As the advocacy for the legalization of homosexuality continues across the globe, African States continue to face pressure from the United States, Canada and other Western nations to decriminalize the controversial same-sex practice.
A diplomatic but tough public exchange between Canadian Prime Minister, Justin Trudeau and President Macky Sall of Senegal recently has highlighted the extent to which the practice of gays and lesbianism is detested in Africa.
Justine Trudeau who visited, Senegal asked the West African nation in a press conference to end discriminatory laws against the LGBTQIA+ community. Homosexuality is criminalized and punishable in almost all African countries including Senegal, except South Africa.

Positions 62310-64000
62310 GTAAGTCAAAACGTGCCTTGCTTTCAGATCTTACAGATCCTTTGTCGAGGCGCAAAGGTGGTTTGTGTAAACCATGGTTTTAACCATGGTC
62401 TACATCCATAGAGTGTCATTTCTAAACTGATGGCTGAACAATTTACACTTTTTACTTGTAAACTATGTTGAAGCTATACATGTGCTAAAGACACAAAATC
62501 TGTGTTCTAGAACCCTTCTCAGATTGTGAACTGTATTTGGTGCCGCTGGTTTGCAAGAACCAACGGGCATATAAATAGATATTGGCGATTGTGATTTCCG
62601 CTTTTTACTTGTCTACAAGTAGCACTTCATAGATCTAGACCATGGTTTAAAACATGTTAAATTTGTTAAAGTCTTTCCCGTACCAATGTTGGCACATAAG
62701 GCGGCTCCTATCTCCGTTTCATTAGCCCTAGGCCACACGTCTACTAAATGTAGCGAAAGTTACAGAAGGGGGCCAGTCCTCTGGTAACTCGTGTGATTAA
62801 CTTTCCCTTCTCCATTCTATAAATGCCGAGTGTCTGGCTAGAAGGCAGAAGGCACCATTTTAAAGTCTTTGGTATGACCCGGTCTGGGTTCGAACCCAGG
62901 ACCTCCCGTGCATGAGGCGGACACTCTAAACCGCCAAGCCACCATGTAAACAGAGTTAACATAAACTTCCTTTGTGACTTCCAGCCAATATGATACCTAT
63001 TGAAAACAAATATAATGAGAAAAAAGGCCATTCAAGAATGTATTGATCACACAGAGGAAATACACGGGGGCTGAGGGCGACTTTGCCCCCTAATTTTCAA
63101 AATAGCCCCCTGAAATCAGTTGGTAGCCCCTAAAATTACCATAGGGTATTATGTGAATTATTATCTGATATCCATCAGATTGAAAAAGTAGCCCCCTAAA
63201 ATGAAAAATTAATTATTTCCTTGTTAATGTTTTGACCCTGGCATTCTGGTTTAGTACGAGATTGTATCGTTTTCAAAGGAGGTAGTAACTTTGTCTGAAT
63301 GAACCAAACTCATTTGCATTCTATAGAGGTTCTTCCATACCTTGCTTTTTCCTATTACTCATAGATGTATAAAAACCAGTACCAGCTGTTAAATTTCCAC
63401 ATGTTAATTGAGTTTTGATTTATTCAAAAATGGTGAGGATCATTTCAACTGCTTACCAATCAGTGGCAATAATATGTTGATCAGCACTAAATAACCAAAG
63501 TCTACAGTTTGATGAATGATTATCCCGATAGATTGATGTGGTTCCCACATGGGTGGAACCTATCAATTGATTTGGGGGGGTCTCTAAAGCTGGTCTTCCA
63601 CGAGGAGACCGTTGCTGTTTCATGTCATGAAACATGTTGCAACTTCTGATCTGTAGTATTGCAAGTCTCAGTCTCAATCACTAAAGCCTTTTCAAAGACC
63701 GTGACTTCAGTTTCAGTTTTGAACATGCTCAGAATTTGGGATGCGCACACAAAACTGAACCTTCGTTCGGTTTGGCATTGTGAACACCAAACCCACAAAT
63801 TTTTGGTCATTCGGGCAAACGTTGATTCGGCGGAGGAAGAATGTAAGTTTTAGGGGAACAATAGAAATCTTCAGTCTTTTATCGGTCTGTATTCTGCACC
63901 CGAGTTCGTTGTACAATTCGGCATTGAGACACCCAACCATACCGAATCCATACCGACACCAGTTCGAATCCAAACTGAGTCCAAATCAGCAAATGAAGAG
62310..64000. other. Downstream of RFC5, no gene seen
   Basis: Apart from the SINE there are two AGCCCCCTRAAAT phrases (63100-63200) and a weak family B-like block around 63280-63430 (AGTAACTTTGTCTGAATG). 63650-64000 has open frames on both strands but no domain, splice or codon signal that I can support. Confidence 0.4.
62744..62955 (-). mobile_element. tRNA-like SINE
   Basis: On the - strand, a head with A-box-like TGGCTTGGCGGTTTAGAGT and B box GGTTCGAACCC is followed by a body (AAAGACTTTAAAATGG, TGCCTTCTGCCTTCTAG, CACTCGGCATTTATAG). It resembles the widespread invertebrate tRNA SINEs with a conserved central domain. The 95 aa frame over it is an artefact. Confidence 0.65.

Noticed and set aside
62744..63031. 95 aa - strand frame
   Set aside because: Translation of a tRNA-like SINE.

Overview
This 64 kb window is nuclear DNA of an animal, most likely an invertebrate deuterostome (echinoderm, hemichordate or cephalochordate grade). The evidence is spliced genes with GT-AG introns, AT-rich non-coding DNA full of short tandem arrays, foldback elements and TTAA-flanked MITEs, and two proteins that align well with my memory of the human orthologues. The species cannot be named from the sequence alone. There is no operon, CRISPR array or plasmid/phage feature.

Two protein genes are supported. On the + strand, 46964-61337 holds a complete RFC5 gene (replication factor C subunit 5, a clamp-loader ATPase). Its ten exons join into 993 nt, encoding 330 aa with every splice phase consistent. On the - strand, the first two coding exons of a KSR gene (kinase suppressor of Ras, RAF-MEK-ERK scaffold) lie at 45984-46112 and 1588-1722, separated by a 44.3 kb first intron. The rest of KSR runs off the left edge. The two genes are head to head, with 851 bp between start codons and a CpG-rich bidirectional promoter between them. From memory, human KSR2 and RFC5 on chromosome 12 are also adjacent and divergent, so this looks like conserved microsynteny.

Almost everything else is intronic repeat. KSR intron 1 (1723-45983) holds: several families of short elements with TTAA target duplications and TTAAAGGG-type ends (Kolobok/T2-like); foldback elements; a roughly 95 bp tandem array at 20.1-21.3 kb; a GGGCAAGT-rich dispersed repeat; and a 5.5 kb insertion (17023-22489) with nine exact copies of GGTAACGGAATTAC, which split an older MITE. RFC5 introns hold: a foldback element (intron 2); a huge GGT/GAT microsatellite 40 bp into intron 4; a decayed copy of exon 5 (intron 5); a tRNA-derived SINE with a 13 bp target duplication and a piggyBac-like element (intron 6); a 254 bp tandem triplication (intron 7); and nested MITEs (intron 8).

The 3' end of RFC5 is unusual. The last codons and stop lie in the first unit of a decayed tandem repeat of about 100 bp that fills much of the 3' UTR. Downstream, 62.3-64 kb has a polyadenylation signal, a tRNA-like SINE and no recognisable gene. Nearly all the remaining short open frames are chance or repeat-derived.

“We’ve talked about it, and we know that Senegal is a leader in terms of democracy and in terms of values. But we all have work to do. In any case, we’ve had good discussions with Macky Sall,” Trudeau said at a news conference in Dakar.
According to the Canadian leader, he is “a great defender of human rights” and has to express his concern over the issue.
However, the Senegalese leader Macky Sall warned that homosexuality won’t be accepted in Senegal as far he is concern, ‘not in Senegal’. “We cannot ask Senegal to legalize homosexuality and organize tomorrow’s gay pride,” he said. “It is not possible. Our society does not accept it.” Sall warned.
He continues to say, “It is our way of living and being. It has nothing to do with homophobia.”
Senegal is predominantly a Muslim nation. However, it operates under secular laws.
The West African nation is highly praised for its stable democracy.
Same-sex relation remains a highly detested practice in the majority of African States, despite incessant campaigns by LGBT advocates for its legalization.